Magazine May 6, 2019, Issue

Socialism’s Life after Death

Britain’s Labour Party leader Jeremy Corbyn delivers his keynote speech at the Labour Party Conference in Liverpool, England, September 26, 2018. (Phil Noble/Reuters)
Heaven on Earth: The Rise, Fall, and Afterlife of Socialism, by Joshua Muravchik (Encounter Books 424 pp., $18.99)

The volume here reviewed is the second edition of a book first published in 2002. I reviewed it favorably (with some reservations) in 2003. A good case can be made for the new edition, given the survival of socialist ideals and the persisting disagreements about their nature and realizability. It remains of interest why people in different parts of the world are still attracted to these ideals and why the same ideals have been so difficult to implement. Of special interest is what Joshua Muravchik calls the “afterlife” of socialism — what happened to these ideals and political aspirations after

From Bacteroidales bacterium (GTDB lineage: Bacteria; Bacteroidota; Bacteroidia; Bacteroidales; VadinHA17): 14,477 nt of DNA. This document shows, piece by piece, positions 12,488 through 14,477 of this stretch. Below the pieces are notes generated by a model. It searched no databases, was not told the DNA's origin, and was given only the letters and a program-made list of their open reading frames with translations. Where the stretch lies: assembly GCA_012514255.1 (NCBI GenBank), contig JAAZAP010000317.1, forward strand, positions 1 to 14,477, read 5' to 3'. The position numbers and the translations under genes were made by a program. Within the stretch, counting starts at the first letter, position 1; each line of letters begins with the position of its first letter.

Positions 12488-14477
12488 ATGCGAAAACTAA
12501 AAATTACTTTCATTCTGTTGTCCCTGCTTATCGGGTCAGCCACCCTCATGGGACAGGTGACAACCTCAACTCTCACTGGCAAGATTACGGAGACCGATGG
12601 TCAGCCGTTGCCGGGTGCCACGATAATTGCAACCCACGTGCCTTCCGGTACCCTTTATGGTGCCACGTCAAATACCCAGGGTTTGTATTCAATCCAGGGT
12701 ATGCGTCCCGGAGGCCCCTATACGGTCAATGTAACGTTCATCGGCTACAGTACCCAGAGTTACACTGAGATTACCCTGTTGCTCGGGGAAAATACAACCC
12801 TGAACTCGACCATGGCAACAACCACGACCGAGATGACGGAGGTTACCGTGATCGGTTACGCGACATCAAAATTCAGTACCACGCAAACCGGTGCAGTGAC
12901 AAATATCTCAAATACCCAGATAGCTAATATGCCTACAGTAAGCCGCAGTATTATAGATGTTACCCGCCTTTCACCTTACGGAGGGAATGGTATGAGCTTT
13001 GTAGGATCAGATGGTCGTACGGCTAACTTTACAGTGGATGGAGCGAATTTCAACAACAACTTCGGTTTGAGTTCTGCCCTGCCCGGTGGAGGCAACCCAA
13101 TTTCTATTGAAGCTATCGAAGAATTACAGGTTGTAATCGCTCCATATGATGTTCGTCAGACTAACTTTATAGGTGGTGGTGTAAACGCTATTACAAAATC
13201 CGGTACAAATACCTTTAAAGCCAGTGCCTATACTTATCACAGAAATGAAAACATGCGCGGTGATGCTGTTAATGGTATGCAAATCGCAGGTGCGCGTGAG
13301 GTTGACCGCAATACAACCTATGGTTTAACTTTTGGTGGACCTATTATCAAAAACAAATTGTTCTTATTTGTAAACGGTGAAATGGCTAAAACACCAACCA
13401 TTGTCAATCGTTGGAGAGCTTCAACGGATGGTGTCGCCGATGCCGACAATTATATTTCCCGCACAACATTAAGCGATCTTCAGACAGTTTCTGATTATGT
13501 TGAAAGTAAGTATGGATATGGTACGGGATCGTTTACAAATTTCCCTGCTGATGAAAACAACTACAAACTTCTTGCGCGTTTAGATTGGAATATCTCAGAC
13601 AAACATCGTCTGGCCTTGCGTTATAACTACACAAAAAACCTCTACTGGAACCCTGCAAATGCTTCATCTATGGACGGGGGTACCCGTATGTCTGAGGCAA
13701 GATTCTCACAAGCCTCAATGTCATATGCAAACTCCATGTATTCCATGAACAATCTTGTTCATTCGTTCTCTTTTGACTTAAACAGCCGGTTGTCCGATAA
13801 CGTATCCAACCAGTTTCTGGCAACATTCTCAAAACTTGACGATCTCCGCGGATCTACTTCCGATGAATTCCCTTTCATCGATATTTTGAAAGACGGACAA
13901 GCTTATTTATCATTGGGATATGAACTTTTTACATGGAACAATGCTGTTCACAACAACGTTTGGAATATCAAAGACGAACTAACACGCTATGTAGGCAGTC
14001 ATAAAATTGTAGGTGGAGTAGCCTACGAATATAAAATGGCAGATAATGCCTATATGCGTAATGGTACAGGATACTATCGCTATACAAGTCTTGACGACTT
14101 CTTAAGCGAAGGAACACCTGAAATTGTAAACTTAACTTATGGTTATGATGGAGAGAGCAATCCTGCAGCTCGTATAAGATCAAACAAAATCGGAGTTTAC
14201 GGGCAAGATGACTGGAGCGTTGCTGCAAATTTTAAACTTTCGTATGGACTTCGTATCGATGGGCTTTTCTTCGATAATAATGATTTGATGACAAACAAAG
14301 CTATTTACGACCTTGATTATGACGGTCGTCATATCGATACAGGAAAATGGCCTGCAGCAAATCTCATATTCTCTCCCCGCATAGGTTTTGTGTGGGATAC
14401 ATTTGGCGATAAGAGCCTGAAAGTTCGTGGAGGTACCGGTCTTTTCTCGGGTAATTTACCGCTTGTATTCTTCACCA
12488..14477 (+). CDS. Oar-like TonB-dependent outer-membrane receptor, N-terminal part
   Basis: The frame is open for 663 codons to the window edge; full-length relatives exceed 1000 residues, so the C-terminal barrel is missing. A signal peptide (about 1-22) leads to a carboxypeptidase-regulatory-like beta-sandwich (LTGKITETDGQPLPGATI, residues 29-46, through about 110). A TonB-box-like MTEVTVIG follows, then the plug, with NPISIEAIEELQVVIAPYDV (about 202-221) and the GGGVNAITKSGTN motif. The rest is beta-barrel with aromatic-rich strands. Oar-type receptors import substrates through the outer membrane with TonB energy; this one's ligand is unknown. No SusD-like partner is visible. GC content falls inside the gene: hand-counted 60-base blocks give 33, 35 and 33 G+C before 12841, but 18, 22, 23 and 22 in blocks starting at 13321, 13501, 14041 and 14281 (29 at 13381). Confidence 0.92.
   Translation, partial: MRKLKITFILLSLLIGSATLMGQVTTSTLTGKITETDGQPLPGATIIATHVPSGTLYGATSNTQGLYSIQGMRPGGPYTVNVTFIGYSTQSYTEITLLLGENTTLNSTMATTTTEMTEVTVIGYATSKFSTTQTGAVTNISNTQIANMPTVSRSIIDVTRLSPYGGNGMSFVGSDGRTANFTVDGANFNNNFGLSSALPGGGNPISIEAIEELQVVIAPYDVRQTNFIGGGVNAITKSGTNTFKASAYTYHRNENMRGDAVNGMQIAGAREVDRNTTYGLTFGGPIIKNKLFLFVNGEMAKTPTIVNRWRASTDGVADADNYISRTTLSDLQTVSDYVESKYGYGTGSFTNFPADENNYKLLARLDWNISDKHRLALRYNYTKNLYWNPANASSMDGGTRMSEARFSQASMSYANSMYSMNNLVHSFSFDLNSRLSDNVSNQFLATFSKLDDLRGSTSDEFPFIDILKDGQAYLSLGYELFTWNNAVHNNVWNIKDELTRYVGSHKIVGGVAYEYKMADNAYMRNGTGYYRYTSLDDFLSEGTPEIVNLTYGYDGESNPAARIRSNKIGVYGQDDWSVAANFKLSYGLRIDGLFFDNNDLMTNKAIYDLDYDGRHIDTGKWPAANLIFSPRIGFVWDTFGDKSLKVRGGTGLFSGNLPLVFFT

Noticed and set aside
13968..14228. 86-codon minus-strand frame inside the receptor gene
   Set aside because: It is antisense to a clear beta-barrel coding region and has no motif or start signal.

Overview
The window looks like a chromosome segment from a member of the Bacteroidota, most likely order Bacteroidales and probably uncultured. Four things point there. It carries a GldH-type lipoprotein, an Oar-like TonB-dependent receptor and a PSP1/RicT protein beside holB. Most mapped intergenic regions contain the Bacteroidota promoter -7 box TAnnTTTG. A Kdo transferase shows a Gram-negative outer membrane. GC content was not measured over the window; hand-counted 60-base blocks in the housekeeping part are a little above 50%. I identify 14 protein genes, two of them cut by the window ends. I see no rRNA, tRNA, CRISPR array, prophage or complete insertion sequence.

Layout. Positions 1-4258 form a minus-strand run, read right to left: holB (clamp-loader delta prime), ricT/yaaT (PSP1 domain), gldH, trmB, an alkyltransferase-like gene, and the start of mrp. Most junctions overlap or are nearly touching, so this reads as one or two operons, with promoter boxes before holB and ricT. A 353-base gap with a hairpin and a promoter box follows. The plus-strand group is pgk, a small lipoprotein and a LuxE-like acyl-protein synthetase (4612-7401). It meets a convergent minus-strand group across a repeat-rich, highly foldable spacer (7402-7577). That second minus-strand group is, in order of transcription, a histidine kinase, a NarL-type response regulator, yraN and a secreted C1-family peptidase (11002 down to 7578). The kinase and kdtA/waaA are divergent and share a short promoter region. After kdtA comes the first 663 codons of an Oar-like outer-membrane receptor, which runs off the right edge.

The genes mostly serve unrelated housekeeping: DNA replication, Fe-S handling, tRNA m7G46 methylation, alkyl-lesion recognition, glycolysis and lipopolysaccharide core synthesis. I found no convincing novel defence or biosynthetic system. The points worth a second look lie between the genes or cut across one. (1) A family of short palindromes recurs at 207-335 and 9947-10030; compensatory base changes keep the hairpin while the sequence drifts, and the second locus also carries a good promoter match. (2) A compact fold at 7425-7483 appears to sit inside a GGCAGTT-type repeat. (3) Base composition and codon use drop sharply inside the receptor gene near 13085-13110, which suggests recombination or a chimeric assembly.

This article appears as “Whose Socialism?” in the May 6, 2019, print edition of National Review.

Paul HollanderMr. Hollander was a professor of sociology at the University of Massachusetts, Amherst, and an associate of the Davis Center for Russian and Eurasian Studies at Harvard University. His most recent book is From Benito Mussolini to Hugo Chavez: Intellectuals and a Century of Political Hero Worship.

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